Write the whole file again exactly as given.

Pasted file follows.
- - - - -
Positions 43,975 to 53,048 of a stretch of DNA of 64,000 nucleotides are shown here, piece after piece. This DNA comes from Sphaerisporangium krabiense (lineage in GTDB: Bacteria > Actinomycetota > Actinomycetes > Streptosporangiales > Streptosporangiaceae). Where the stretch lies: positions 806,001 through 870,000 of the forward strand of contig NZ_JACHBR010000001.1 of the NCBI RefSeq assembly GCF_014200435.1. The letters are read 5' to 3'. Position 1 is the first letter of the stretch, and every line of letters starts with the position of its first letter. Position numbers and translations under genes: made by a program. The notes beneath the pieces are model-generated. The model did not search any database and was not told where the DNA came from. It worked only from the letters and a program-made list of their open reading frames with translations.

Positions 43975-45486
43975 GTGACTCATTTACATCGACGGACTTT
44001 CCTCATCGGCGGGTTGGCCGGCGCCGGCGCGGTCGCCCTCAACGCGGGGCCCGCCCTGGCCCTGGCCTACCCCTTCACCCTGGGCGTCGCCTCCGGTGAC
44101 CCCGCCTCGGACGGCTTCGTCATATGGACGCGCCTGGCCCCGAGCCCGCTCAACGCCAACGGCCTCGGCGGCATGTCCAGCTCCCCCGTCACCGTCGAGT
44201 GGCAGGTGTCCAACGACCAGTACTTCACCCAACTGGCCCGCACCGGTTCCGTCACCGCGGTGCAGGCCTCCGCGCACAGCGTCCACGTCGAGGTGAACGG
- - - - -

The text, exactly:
Positions 43,975 to 53,048 of a stretch of DNA of 64,000 nucleotides are shown here, piece after piece. This DNA comes from Sphaerisporangium krabiense (lineage in GTDB: Bacteria > Actinomycetota > Actinomycetes > Streptosporangiales > Streptosporangiaceae). Where the stretch lies: positions 806,001 through 870,000 of the forward strand of contig NZ_JACHBR010000001.1 of the NCBI RefSeq assembly GCF_014200435.1. The letters are read 5' to 3'. Position 1 is the first letter of the stretch, and every line of letters starts with the position of its first letter. Position numbers and translations under genes: made by a program. The notes beneath the pieces are model-generated. The model did not search any database and was not told where the DNA came from. It worked only from the letters and a program-made list of their open reading frames with translations.

Positions 43975-45486
43975 GTGACTCATTTACATCGACGGACTTT
44001 CCTCATCGGCGGGTTGGCCGGCGCCGGCGCGGTCGCCCTCAACGCGGGGCCCGCCCTGGCCCTGGCCTACCCCTTCACCCTGGGCGTCGCCTCCGGTGAC
44101 CCCGCCTCGGACGGCTTCGTCATATGGACGCGCCTGGCCCCGAGCCCGCTCAACGCCAACGGCCTCGGCGGCATGTCCAGCTCCCCCGTCACCGTCGAGT
44201 GGCAGGTGTCCAACGACCAGTACTTCACCCAACTGGCCCGCACCGGTTCCGTCACCGCGGTGCAGGCCTCCGCGCACAGCGTCCACGTCGAGGTGAACGG